Friday, August 24, 2007
In Defense of Incoherence
Most civil wars eventually end, so the Beltway Consensus intends to ride the Iraqi one out. Assuming it concludes, whoever’s in charge can declare victory, as if the whole point of invading Iraq was to eventually “end” the civil war that would break out as a result of the invasion. The whole course of events will have made a mockery of every public justification for the war in the first place. The only way anyone could declare it a “victory” would be if, after all, the aim of being in Iraq was simply to be in Iraq. Which is to say, if we end up with a basing agreement after an eventual armistice, the real purpose of the war will have been served. It just happens that they could never have convinced the country to waste thousands of American and millions of Iraqi lives (counting the refugees) and hundreds of billions of dollars on building some new forts where they’re not wanted. Which is why they didn’t sell the war on that basis. [emphasis added]
Greg Djerejian on how we are likely amplifying the intensity of the civil war (see also, Matt at the link above):
More Iraqis will probably die of violence just after a U.S. withdrawal than are dying violently now....
But that's not a good enough reason to hang around, unless at some point it stops being true: that six months, or a year, or two years, or five years from now we would be able to withdraw and not have civil war and massacre follow. If we're spending blood and treasure only to postpone a catastrophe we can't prevent, the "humanitarian" argument against a fairly rapid withdrawal collapses.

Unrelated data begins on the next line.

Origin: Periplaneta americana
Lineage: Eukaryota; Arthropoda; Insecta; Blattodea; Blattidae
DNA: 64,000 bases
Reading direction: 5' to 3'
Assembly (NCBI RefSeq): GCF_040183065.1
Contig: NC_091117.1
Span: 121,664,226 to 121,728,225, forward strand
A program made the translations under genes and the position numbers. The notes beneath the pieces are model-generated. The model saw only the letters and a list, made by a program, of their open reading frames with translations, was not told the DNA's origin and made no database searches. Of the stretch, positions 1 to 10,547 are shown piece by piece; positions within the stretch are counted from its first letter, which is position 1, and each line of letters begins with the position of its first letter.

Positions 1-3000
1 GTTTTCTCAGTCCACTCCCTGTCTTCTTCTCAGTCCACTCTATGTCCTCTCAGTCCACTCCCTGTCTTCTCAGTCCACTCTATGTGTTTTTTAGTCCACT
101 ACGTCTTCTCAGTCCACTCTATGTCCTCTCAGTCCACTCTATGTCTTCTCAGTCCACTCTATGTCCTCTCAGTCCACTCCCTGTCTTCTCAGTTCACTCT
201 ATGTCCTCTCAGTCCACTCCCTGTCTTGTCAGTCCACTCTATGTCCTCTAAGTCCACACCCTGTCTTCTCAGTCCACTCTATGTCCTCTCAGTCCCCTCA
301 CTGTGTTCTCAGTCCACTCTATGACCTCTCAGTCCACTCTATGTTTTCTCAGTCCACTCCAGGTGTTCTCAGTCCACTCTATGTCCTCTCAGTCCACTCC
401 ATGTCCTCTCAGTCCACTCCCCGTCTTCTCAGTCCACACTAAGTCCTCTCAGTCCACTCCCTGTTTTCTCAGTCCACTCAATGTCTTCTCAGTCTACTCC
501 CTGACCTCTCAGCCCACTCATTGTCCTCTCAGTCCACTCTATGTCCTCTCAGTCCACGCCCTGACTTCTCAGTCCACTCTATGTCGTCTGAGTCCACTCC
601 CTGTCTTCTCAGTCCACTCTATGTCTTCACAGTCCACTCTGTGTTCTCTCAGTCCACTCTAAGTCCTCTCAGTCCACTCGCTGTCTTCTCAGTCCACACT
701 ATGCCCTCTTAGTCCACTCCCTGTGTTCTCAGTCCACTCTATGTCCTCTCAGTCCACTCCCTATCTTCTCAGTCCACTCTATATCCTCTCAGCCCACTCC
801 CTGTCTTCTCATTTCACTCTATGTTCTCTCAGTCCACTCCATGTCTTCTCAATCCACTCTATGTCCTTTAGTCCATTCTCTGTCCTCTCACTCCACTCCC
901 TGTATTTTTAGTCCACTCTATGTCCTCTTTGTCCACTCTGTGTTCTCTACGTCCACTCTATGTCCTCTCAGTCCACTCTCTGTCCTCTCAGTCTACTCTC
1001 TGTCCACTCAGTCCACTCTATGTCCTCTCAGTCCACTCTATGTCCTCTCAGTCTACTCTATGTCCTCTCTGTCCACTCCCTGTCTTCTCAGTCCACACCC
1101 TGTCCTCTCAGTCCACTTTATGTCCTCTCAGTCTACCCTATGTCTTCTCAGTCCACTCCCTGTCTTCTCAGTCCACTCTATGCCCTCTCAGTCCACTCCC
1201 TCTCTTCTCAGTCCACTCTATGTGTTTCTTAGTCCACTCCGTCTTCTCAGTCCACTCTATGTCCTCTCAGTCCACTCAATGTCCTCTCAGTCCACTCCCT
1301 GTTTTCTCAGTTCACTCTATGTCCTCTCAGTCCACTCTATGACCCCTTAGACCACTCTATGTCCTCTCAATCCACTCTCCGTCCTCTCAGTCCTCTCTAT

It's grossly negligent (at best) that American kids are dying for strategic incoherence on such an epic scale. If I were a diplomat at the State Department, I'd probably resign in protest rather than continue to serve an Administration bleeding American lives so irresponsibly. Arming Sunni militias (sorry, Concerned Citizens Programmes) rather than the National Army, as nascent and pitiable as this last is, will almost certainly lead to more intensified Sunni--Shi'a fighting. Meantime, these bolstered Sunni forces (some of them simply ex-Baathists we supposedly went in to topple) will eventually be fighting for primacy against the very Government we've been trying to prop up in Baghdad. I find this mind-boggling in its short-sightedness and lack of overarching strategic direction (unless we've truly become Machiavellian, and are plotting to return the Sunnis to power to contain Iran!) [emphasis added]
That last bit from Greg D has been an increasing concern. At the very least, arming Sunnis is a way of attempting to counter Iranian influence in Iraq itself - even if the Bush team isn't planning on going all the way with Saddam 2 - Baathist Boogaloo. Should the Sunnis prove to be not coup-worthy (or capable) the up-armed insurgents would be more adept at attacking Iran's proxies in Iraq (ISCI, Dawa, Sadr) which could be perceived as a net positive for some in the Bush White House.
The problem with this strategy, of course, is that those targeted groups are also our proxies in Iraq (with the exception of Sadr). So even if there is a purpose or aim here (countering Iran) it is still not a coherent policy, since we are simultaneously aiding and combating Iran's proxies (who are our proxies).
There is one way this contradiction could be resolved (as alluded to by Djerejian): If this recent Sunni tilt is really the opening foray in the effort to lay the groundwork for a wholesale abandonment of the UIA constituent parties as some sort of precursor or adjunct to a war with Iran.I actually prefer the incoherence.